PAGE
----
Picture of athlete cycling

Open Access research with a real impact on health...

The Strathprints institutional repository is a digital archive of University of Strathclyde's Open Access research outputs. Strathprints provides access to thousands of Open Access research papers by Strathclyde researchers, including by researchers from the Physical Activity for Health Group based within the School of Psychological Sciences & Health. Research here seeks to better understand how and why physical activity improves health, gain a better understanding of the amount, intensity, and type of physical activity needed for health benefits, and evaluate the effect of interventions to promote physical activity.

Explore open research content by Physical Activity for Health...

Quantitative assessment of beef quality with hyperspectral imaging using machine learning techniques

Ren, Jinchang and Marshall, Stephen and Craigie, Cameron and Maltin, Charlotte (2012) Quantitative assessment of beef quality with hyperspectral imaging using machine learning techniques. In: Hyperspectral Imaging Conference, 2012-05-15 - 2012-05-16.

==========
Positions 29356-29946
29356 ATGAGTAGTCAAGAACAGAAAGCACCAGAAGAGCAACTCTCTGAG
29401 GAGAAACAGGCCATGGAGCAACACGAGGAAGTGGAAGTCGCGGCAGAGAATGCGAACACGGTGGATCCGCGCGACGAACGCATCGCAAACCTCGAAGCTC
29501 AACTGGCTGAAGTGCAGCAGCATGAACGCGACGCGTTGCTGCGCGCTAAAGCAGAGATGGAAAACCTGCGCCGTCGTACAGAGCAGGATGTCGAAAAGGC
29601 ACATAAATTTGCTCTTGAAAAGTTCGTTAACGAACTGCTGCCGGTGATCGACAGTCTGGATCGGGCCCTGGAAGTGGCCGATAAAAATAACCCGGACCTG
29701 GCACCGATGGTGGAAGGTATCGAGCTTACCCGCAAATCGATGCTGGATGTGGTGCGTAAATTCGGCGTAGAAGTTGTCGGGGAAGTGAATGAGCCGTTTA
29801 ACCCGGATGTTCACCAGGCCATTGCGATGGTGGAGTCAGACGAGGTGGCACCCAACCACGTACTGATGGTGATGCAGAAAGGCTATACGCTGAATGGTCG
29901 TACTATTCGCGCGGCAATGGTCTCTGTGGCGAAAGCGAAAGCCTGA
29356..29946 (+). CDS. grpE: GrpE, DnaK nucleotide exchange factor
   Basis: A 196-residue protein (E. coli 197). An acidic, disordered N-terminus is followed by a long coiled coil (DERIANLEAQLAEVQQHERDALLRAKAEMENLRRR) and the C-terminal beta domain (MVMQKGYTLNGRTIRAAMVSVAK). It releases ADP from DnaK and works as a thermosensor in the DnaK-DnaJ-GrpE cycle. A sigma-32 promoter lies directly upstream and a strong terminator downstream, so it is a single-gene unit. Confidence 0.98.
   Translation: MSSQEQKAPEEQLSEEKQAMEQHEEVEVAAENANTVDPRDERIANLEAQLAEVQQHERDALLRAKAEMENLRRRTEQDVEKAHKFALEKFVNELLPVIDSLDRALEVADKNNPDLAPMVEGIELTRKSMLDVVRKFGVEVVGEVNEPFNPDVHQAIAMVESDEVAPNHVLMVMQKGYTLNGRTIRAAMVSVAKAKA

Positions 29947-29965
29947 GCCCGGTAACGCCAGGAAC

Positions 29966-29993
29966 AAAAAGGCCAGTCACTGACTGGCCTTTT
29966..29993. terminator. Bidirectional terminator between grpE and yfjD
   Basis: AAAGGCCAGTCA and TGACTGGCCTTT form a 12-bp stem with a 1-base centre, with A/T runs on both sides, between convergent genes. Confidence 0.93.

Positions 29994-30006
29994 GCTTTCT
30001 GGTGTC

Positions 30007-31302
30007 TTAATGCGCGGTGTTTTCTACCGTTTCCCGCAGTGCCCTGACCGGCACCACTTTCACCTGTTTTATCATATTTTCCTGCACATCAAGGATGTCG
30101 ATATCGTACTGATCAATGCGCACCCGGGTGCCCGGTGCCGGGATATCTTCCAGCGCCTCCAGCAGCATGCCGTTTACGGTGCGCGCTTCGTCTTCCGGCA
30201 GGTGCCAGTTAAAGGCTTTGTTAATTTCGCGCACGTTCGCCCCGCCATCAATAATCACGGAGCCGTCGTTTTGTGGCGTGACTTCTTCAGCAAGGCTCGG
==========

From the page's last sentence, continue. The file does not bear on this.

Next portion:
Full text not available in this repository. Request a copy from the Strathclyde author


Nowadays, meat quality assessment attracts increasing attention in hyperspectral imaging as it provides non-intrusive measurement of various attributes of fresh meat such as beef and pork in terms of surface colour, tenderness and pH et al. Typical works can be found in Gowen et al (2007), Maltin et al (2003), Qiao et al (2007) and Eimasry et al (2012), where near-infrared (NIR) hyperspectral imaging systems are usually used. In Qiao et al (2007), selected bands are employed for prediction of drip loss, pH and surface colour of pork, using models determined by neural networks. The prediction correlation coefficients for the three parameters are 0.77, 0.55 and 0.86, respectively. In Eimasry et al (2012), principal component analysis (PCA) is utilised for data reduction, followed by partial least square regression for the prediction of surface colour (L*b*), pH and tenderness, and the prediction correlation values achieved are 0.88, 0.81, 0.73 and 0.83. However, using data captured under commercial conditions in Craigie et al (2010), the prediction correlation values for L*, b*, pH and tenderness are only about 0.2, 0.35, 0.2 and 0.1, respectively. On one hand, this has indicated that the predicted results are critically affected by the conditions when the spectral data are captured. On the other hand, such data is preferred as it reflects commercial conditions for practical applications. Using the challenging data in Craigie et al (2010), support vector machine is applied for prediction of L*, b*, pH and tenderness, followed by dimension reduction using PCA on the entire dataset. With optimised kernels and parameters, we have successfully improved the prediction correlation values to about 0.55, a significant improvement in comparison to the original results.